The ethical issues that permeate the world of advertising have remained stagnant for decades, though the exact nature Of the ads may have changed in and of themselves; however much current ads portraying women in our modern times may differ from contemporary ads that portrayed women during the sass, the end result remains that women continue to be marginalia into a specific subset of society or to be completely visualized as a mere Object, possessing qualities or faults that can increase or depreciate their value and worth.
As a Communications major hailing from Haiti, I recognize the importance of a nation possessing a thriving advertisement industry. In Haiti, people do not have a voice; journalists oft disappear whence they voice an opinion that goes against the views Of the leading political party and businesses do not have the media necessary to reach a large audience in order to promote their products.
Having a voice is essential; how that voice is broadcasted, however, is pivotal in determining my stance in the following study on the social ramifications and negative connotations that an be attributed to gender typed advertisements. Though women constitute a larger share than men in visibility in the world of advertisements, their portrayal in said advertisements is downright appalling and may have an adverse effect not only on women in society but also on the men. What exactly is gender typed advertising?
When questioned, most people believe gender typed advertising can fall into two categories: advertisements showcasing women in highly domesticated roles/environments (advertisements featuring women doing housework whilst wearing heels and lowing skirts that further heighten their sense of femininity) and advertisements overtly equalizing women (advertisements featuring a woman who is highly sexualities through a homogeneity male gaze) (Mulled, 2009). Those answers are indeed correct.
Yet, gender-typed advertisement has become much more subtle. The answers given by the participants in Mullets research only encompass advertisements that have manifest meanings. Gender typed advertising has grown much more subtle in recent years, making it far more difficult to determine which advertisements could e dubbed as being inherently “sexist”. Furthermore, gender typed constitutes advertising that depicts stereotypical gender roles; thus, the term is not limited solely to Women.
Advertisements nowadays contain latent meanings that can be lost on the public yet still manage to lodge themselves in their brain and alter their perception of what defines masculinity and femininity. In 2010, Trident White released an ad that featured an attractive woman smiling up through her car window at a police officer, flashing her pearly whites, with the tagging “35% more Straightforwardness” Maxilla, 2010). On the surface, the ad seems comedic in nature. Nevertheless, its latent meaning is that to obtain what she wants out of life, a woman has to use her looks and gender.
At first, it may appear that the woman is the one in a position Of power in the advertisement; on closer inspection, it can be noticed that only the arm and the badge of the police officer are visible. The hairy arm signifies the domineering sense of masculinity present in the advertisement and the badge signals to the onlooker that the police officer is in fact the one in a position of power; he is he one waiting to be impressed. Since his face is not showing, any man in society could substitute themselves into the image, standing above and evaluating the woman’s worth and ensuing treatment through her looks.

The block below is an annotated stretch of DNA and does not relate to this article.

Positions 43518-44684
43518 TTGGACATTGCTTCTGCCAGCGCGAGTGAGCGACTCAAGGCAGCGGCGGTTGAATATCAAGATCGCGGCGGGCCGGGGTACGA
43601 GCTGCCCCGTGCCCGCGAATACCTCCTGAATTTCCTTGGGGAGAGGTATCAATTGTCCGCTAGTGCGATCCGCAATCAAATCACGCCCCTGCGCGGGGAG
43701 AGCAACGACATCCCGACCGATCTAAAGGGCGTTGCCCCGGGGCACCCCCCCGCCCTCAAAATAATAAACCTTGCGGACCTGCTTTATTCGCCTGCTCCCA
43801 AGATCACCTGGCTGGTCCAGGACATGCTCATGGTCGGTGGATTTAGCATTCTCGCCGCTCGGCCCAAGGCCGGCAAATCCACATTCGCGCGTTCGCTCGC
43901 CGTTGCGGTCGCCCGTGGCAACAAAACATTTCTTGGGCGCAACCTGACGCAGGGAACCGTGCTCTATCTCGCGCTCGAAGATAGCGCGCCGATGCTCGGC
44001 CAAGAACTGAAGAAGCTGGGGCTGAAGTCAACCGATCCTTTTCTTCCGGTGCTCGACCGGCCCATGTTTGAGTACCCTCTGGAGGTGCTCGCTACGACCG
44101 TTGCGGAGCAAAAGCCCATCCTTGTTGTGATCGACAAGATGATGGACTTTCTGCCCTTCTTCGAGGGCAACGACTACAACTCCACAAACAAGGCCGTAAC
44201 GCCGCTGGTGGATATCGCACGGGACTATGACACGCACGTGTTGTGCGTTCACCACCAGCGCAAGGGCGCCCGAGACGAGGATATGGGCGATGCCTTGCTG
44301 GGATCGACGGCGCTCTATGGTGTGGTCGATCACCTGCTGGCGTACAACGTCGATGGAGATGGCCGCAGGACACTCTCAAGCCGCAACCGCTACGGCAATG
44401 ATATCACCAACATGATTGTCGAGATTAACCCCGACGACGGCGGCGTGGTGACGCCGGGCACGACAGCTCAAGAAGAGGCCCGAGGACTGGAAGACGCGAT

Images such as this populate the field of advertisement. Many decry the overtly sexist images in our media, ignoring the ones that have more subtext and are thus more likely to be absorbed. The effects of these sorts of media on the public are often downplayed, for most refuse to believe that anybody would ever buy into those sorts of images. As Mullets research indicates, cost of the people who were in line with such a train of thought constituted belonged to generations past. In their days, the power of the media was still mostly limited to magazines.
The presence of those sexist advertisements was not widely felt because they only had a limited amount of medium to reach the public. Nowadays, an advertisement can travel through different channels, hence the increase in scholarly studies focused on demanding better ethical standards to be held for businesses and their advertising practices. The goal of those studies is indeed to create better advertising raciest and prevent further damage in the populace resulting from gender typed advertisements.
Gratuitous use of sex in advertising images actually does illicit a negative response from people but when their world becomes more and more saturated with such images, people either grow desensitizing to the culture surrounding those advertisements or they adopt the views depicted in the ads. For example, an ad for Sky Vodka featured a barely-clad woman on a beach having a man (only his hands appear in the advertisement) place grapes from a champagne glass in her mouth while a outlet of Sky Vodka is featured somewhat prominently at the forefront (Dahl, 2009).